Adapted from European Forest Institute
Each year we hear terrible news from southern Europe about forest fires, a trend that has continued this week with the tragic events in central Portugal. Obviously the urgency lies with stopping the fire and providing help to local communities, but once the crisis is past, we need to take a scientific look at the root causes behind the headlines.
The perfect firestorm: rural abandonment, urbanisation patterns and climate change
Four key factors are increasing forest fire risk in southern Europe to the point that it is now outpacing fire suppression capabilities:
- the expansion of forests
- the increase in fuel loads
- the high number of fire ignitions
- climate change and increasing weather risk conditions.
In Mediterranean Europe, society seems to have lost the capacity to generate value from large portions of the landscape. This leads to land abandonment and the expansion of unmanaged forests. Landscapes are increasingly dominated by continuous, high density young forests, an extremely favourable setting for the rapid propagation of high intensity fires.
The cumulative effects of global warming, fire-prone landscapes, changes in urbanisation patterns as well as the lack of perceived value from local populations and the high number of fire ignitions, create the perfect storm for catastrophic forest fires. The situation is now exceeding fire suppression capabilities in many countries, including those with sophisticated aerial and ground equipment, well-prepared fire brigades and substantial budgets.
The cost of fire mitigation and control amounts to several billion euros each year and jeopardizes forest policy implementation in Southern Europe. Forests have become a sink for already tight public resources. Under the current approach, maintaining suppression effectiveness levels will require significant additional resources.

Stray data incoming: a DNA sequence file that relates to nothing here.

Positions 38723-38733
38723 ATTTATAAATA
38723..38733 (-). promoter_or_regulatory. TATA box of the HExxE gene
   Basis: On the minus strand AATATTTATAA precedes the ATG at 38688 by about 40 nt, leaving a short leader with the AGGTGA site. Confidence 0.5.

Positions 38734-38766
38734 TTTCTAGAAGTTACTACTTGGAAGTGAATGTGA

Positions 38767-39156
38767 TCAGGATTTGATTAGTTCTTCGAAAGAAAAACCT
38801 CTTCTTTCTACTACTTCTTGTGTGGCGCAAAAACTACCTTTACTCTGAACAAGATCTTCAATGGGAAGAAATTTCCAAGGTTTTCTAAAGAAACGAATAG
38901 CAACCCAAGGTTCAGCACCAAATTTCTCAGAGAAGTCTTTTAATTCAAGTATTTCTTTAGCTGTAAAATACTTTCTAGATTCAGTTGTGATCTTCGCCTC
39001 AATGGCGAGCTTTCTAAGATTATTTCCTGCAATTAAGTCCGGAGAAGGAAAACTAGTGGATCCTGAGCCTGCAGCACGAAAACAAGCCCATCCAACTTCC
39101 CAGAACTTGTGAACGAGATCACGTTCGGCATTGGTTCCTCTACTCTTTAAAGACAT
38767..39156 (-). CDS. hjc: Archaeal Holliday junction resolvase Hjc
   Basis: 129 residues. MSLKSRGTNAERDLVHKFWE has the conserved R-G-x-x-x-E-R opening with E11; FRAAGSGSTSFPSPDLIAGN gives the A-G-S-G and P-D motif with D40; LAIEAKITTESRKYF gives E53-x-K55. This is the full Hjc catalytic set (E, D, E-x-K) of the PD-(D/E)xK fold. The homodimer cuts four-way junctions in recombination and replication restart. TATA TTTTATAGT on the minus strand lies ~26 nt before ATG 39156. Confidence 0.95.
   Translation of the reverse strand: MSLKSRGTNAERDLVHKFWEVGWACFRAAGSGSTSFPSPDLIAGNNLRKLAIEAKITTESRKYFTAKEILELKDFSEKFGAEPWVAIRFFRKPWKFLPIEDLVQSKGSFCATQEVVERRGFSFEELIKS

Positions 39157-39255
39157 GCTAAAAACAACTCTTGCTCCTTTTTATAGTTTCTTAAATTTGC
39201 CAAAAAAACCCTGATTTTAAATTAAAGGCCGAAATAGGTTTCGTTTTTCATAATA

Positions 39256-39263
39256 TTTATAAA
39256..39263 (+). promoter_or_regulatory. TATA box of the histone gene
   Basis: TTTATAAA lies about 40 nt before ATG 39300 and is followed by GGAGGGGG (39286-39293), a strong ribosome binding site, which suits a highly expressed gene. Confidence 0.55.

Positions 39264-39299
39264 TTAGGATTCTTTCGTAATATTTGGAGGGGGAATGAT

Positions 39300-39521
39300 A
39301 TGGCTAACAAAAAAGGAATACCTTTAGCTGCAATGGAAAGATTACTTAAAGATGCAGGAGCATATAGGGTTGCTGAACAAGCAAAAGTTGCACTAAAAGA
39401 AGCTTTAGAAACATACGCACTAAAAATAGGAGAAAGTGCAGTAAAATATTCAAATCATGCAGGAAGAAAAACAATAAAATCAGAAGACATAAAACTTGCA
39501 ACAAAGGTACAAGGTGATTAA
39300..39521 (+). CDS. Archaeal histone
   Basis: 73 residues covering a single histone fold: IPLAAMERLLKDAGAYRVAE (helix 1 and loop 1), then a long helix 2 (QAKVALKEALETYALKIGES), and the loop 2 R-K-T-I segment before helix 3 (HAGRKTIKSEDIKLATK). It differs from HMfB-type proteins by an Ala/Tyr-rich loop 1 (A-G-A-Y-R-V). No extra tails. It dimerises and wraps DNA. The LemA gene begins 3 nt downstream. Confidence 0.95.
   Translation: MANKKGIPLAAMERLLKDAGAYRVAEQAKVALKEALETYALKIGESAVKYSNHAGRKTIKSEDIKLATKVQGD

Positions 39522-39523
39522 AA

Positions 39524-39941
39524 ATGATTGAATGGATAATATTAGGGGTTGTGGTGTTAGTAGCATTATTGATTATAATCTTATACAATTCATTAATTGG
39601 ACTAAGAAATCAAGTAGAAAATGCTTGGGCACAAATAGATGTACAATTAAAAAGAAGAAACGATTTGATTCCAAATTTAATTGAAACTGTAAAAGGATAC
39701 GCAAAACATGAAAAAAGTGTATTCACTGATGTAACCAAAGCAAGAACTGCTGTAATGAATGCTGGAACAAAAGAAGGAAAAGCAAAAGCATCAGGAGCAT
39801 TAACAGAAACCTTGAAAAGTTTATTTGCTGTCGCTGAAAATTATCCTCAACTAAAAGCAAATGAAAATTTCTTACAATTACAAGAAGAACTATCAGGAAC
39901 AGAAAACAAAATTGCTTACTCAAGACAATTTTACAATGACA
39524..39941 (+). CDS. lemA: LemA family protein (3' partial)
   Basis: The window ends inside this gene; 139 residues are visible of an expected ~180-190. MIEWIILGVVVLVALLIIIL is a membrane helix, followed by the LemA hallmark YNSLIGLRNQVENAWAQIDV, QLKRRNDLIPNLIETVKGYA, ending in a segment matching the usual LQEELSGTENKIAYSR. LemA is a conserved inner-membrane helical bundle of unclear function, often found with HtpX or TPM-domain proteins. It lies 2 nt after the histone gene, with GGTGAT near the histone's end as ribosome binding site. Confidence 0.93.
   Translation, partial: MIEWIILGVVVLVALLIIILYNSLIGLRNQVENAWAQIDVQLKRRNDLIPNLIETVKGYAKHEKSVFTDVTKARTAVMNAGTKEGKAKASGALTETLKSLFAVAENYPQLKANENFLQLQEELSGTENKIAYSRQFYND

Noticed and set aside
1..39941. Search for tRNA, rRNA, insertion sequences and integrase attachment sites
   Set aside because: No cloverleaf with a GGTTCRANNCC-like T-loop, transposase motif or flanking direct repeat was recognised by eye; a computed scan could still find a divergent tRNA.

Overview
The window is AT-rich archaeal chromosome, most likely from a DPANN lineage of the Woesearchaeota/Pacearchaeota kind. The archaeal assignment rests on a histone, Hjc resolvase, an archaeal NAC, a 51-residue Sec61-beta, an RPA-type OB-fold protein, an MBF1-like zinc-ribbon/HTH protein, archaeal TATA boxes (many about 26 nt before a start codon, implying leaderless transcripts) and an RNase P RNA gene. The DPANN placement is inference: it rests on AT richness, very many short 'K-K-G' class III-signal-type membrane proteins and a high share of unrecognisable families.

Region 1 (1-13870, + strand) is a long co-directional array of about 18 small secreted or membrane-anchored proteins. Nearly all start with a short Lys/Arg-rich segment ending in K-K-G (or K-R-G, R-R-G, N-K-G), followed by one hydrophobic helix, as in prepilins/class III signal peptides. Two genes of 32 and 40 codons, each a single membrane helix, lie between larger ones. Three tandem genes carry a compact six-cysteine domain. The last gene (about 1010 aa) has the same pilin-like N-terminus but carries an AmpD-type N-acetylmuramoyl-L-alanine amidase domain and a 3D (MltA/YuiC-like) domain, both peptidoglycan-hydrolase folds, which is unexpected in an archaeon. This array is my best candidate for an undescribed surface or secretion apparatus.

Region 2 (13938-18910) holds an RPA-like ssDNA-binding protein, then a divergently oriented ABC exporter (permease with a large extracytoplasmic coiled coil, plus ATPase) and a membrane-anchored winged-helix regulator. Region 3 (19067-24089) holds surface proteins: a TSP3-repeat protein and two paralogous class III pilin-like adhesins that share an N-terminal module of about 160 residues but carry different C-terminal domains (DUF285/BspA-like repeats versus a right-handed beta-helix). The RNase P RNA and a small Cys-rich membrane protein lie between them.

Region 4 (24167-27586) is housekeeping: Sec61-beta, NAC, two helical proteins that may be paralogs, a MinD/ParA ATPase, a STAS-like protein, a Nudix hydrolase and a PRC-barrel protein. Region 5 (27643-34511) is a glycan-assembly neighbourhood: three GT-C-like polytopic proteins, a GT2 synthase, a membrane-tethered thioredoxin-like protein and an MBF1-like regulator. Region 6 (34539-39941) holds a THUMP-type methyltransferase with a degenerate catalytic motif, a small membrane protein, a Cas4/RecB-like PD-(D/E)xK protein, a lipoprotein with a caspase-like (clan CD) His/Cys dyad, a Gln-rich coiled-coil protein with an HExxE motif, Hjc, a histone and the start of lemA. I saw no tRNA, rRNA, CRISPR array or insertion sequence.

The bioeconomy is part of the answer
A new vision is needed. The focus must be shifted towards enhancing the resilience of our forests to global change, and resource management in order to reduce fuel loads and fuel continuity at large, landscape scales. Only then will suppression efforts become feasible.
This can be made possible through the creation of functional value chains based on wood, non-wood products, agroforestry and ecosystem services. The bioeconomy presents promising opportunities that can be exploited through market-pull and innovation in bioenergy, engineered wood products for sustainable construction, and biomaterials based on cork and resin. Edible products can also play a role.
Developing the bioeconomy vision in the Mediterranean not only has the potential to reduce fire risk, but also to help convert forests into a source of income.
More information: Marc Palahí, Director, European Forest Institute, email@example.com
Inazio Martinez, Head of EFI Mediterranean Regional Office (EFIMED), firstname.lastname@example.org
Last modified: 16 February 2018